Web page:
Video Plays Verifiable Role in Alarm Response
Learn how law enforcement agencies are defining verified alarm and their different response methodologies.
What is a verified alarm? It depends who is asked. From the law enforcement perspective, many police chiefs and sheriffs define a “verified alarm” as a crime-in-progress deserving priority response, and this view is becoming increasingly important.
In fact, the cover story in the June issue of FBI National Academy Associate magazine promotes video verified alarms as a force multiplier for fighting crime. The new best practices created by the Partnership for Priority Video Alarm Response (PPVAR) are being embraced by the National Academy, which trains the best and brightest of our nation’s law enforcement (sheriffs and police) who then bring these best practices back to their local jurisdictions.
In contrast, for many in the alarm industry a verified alarm simply prevents a needless dispatch to a false alarm. The term verified alarm generates confusion between these groups because of what they actually seek to verify – a crime or a false alarm. The same term is used in two different ways; sometimes broadly referring to false alarm reduction and sometimes narrowly referring to validating a crime-in-progress.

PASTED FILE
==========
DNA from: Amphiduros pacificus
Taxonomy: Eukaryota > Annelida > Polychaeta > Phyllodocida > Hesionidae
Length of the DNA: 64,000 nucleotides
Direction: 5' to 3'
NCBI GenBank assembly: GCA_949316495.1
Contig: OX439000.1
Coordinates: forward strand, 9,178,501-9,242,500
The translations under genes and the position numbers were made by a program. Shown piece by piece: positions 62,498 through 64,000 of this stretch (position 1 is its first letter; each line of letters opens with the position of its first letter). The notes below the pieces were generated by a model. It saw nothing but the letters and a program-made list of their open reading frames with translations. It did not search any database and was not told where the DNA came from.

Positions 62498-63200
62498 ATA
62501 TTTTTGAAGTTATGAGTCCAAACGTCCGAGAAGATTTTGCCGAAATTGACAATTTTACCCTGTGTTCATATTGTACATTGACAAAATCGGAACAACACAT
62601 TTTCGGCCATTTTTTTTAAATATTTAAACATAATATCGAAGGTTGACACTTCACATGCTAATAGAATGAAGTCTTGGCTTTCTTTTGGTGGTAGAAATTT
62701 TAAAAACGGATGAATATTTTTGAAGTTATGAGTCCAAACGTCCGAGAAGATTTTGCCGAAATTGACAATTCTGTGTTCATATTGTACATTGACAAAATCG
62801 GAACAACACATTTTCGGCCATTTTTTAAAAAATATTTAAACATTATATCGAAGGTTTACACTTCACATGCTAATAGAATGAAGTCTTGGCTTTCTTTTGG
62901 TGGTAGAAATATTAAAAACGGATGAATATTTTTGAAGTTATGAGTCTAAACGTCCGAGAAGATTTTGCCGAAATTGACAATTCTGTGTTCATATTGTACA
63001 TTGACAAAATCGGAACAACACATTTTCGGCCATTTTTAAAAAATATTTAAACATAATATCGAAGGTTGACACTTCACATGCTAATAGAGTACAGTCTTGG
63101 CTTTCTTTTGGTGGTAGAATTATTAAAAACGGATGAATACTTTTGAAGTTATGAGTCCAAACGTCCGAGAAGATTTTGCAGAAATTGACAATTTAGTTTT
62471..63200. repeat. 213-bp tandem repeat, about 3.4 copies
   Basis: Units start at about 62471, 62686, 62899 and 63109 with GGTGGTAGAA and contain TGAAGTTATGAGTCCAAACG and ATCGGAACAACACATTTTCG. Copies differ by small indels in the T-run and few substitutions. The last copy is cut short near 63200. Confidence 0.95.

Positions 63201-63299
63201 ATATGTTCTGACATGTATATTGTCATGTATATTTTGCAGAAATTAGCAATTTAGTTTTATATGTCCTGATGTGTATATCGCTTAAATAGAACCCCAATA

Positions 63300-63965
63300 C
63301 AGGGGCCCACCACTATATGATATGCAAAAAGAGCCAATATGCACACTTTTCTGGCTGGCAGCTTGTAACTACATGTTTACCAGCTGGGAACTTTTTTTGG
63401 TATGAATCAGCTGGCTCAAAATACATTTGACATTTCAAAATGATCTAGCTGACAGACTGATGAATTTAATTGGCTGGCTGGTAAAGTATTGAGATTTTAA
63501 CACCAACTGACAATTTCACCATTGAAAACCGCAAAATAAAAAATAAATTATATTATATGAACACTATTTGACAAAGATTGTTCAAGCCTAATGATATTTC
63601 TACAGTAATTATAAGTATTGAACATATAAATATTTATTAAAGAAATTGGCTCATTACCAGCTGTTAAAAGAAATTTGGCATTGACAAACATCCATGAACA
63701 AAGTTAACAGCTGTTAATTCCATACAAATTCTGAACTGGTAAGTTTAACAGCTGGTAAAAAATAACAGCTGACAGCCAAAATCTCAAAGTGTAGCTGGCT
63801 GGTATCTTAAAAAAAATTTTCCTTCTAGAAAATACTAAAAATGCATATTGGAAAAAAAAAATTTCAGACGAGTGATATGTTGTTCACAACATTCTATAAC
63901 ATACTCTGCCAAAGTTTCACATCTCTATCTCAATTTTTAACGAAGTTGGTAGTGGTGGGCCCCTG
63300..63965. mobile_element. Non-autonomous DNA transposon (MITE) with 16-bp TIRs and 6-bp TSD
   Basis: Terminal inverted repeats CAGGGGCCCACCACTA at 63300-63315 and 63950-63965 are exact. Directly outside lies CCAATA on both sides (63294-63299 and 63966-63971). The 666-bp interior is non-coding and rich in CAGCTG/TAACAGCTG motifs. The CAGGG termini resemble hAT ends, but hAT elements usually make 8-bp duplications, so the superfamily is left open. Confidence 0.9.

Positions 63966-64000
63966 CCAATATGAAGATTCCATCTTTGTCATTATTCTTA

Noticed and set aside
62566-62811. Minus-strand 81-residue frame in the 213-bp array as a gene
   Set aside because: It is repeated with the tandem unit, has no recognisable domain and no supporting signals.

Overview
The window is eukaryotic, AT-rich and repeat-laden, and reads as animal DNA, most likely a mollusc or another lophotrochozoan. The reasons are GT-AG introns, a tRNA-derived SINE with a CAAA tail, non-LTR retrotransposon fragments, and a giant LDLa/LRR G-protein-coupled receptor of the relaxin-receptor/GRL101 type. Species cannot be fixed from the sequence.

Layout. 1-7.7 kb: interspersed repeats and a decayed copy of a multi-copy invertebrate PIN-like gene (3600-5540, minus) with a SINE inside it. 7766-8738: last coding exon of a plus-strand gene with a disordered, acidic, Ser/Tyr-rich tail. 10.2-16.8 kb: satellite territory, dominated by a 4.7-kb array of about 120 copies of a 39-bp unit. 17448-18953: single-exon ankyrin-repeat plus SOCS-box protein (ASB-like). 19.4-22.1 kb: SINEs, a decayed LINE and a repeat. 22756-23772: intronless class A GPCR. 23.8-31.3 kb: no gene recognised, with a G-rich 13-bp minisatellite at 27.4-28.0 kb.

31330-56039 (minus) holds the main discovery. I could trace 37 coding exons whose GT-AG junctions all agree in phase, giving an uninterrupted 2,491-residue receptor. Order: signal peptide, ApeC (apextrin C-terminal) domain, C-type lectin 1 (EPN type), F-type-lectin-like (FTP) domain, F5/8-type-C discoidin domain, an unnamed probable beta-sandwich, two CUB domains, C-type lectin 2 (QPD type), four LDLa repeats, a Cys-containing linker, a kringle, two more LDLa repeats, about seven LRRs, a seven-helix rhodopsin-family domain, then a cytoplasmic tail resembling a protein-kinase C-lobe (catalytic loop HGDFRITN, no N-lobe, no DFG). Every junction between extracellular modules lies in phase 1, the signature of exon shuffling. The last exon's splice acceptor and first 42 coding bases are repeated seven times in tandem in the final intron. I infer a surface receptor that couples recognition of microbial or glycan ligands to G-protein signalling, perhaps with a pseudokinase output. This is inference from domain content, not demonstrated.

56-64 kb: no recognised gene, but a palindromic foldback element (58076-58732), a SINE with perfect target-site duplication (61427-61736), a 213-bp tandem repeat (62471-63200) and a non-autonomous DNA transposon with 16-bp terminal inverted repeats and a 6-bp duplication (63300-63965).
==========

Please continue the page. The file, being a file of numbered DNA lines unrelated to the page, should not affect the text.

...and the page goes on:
While aggressive false alarm reduction procedures have been crucial to improving traditional alarm systems and reducing user error, this approach is only defensive. Understanding law enforcement’s view of video verified alarms is crucial to an industry looking to build strong partnerships with police and sheriffs to better serve a common customer/citizen with professionally monitored video alarms that deliver priority police response and more arrests.
Proactive Verified Approach With a Narrower Definition
In an era of reduced resources, police chiefs and sheriffs fighting property crime consider video verification as a force multiplier that enhances arrest rates and helps their officers be more effective providing life safety to their community. It is a technology answer that continues to become both more popular and more affordable to mainstream
small commercial and residential property owners.
The alarm industry is a valuable partner in deploying and monitoring video alarms to help police catch the bad guys, according to Police Chief Chris Vinson of Highland Park, Texas. Vinson chairs the Alarm Committee for the Texas Police Chiefs Association (TPCA) and is an expert working with alarm signals sent to the 911 dispatch center. He is also a key member of the PPVAR’s Video Verification Committee, which recently released its document defining best practices for video verified alarms.
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